Despite this, Cushing did support the Union in the Civil War. But he hated Lincoln, hated freeing slaves, hated anything the Republican Party did. But he was most certainly out of office. Of course Andrew Johnson liked him and he was one of Johnson’s commissioners intended to rein in Congress, but that didn’t work. Johnson sent him to Bogota in 1868 to try and get Colombia to give up a right-of-way across the Isthmus of Panama for a canal, but the Colombians told him to take a hike.

For some reason, Ulysses S. Grant really liked Cushing, which is a piece of evidence as to the really not good president that Grant proved. I know Grant crushed the KKK and he deserves all the credit for that, but his governance was so wildly inconsistent and he was so in thrall with people he liked personally that he was really not good at being president. Grant appointed Cushing to settle the Alabama claims with Britain in Geneva, which was the Americans outraged that the British built ships that the Confederates used to destroy American shipping.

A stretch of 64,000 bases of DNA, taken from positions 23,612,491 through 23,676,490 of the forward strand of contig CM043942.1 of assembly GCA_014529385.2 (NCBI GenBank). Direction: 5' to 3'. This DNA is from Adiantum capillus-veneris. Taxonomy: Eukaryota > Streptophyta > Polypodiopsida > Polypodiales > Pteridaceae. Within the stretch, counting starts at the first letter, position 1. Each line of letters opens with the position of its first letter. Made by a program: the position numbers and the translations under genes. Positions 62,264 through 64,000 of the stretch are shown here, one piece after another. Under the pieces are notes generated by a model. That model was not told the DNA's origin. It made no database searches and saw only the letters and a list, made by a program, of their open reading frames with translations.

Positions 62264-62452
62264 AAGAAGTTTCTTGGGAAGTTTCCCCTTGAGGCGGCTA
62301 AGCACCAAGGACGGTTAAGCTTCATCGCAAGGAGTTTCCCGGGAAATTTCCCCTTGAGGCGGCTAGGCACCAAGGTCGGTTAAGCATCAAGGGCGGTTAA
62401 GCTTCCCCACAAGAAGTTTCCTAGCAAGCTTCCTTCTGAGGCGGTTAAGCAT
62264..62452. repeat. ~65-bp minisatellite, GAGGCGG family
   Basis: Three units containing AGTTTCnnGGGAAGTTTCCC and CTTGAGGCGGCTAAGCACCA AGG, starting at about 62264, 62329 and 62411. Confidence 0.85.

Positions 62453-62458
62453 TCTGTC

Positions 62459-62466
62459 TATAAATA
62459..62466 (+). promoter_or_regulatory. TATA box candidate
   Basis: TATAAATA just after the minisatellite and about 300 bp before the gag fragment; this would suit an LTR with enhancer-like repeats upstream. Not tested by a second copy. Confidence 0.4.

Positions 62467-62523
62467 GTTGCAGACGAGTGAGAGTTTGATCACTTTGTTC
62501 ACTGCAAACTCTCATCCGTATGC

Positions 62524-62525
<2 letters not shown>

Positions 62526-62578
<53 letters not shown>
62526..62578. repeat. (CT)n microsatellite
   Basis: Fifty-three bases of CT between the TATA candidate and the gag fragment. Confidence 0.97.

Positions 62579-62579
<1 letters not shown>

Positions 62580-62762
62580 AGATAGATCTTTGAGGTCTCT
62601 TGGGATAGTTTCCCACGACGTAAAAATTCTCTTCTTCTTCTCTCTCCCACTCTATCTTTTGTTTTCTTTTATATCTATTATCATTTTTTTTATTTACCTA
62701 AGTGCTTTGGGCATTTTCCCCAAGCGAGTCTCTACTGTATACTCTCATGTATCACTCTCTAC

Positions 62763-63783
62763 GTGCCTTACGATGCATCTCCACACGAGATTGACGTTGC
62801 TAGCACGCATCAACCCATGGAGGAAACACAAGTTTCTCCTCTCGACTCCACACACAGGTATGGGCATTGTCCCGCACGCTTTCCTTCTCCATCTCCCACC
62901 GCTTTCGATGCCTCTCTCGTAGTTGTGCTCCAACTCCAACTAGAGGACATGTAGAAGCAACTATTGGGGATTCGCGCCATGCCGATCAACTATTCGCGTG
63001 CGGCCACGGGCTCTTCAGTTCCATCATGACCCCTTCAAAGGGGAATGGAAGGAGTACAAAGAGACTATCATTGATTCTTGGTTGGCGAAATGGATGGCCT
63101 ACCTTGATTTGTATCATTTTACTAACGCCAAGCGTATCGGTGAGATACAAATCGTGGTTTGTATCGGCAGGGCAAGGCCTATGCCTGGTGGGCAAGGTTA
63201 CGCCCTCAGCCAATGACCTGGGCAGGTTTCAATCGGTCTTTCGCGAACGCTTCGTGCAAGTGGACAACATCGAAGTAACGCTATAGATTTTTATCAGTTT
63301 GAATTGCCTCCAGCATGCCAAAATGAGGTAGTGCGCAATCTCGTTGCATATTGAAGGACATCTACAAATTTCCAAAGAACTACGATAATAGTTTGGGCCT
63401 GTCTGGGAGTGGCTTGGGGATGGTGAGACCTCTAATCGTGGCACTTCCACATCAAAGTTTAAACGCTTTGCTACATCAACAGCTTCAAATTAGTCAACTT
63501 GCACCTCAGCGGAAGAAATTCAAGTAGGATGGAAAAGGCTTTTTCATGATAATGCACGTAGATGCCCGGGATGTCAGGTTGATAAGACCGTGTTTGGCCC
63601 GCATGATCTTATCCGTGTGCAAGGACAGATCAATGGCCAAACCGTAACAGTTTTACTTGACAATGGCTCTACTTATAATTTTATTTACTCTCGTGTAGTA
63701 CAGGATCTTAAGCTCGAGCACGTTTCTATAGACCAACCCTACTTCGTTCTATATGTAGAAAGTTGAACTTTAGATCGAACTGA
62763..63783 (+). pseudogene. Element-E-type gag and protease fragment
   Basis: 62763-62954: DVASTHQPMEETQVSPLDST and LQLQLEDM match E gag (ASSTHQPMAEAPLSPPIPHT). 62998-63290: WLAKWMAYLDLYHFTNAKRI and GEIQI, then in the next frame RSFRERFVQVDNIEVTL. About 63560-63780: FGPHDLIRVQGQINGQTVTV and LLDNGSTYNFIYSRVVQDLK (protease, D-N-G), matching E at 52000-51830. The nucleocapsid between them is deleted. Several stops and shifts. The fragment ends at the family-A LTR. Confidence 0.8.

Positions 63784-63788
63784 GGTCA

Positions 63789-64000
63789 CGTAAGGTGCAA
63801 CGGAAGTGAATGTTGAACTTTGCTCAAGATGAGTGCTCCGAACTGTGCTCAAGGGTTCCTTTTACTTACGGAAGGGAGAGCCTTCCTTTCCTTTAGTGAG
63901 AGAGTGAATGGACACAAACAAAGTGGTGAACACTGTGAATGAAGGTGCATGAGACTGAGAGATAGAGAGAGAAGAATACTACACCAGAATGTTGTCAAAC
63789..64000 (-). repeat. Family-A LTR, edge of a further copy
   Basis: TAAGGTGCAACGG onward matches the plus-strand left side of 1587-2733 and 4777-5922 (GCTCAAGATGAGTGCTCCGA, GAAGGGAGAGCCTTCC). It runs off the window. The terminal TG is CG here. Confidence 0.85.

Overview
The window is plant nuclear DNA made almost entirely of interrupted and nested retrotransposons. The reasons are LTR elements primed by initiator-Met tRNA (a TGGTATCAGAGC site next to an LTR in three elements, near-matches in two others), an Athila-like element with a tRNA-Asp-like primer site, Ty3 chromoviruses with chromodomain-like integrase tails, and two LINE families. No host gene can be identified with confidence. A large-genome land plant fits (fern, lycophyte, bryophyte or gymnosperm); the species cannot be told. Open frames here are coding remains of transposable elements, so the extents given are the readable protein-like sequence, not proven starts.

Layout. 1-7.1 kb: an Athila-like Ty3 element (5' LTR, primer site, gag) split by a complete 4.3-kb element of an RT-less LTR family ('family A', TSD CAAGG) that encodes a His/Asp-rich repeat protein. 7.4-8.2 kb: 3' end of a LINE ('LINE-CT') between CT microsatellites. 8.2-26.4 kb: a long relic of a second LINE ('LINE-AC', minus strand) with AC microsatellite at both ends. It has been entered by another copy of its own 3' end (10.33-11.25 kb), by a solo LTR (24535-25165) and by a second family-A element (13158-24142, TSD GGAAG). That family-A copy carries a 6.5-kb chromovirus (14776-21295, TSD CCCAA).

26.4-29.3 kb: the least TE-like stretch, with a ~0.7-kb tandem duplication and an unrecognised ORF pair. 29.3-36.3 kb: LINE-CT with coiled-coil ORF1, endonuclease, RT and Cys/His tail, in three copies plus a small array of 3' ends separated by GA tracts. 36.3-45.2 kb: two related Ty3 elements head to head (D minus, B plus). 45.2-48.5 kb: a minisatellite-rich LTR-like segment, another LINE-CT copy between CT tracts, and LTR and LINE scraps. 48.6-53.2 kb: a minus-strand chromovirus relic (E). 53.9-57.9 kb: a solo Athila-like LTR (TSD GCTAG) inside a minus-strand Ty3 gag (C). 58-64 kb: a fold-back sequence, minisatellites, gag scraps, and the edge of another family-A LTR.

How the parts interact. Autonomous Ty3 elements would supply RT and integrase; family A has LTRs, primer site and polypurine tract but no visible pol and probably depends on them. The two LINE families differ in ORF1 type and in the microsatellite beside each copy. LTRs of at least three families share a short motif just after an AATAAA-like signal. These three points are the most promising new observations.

Then Grant, for some goddamn reason, tried to appoint Cushing to the Supreme Court in 1874. They agreed on nothing politically. But Grant just liked him. The Senate went ballistic. Cushing himself was shocked. Grant hadn’t mentioned it to him. A letter soon leaked that Cushing had written to Jefferson Davis back in the war supporting the traitor’s position. Four days later, Grant withdrew the nomination. Instead, he sent Cushing to Madrid as Minister to Spain.

Cushing came back from Spain in 1877, went home, and died in Newburyport in 1879. He was 78 years old.

Caleb Cushing is buried in Highland Cemetery, Newburyport, Massachusetts.

If you would like this series to visit other mid 19th century Attorney Generals, you can donate to cover the required expenses here. Jeremiah Black is in York, Pennsylvania and Reverdy Johnson is in Baltimore. Previous posts in this series are archived here and here.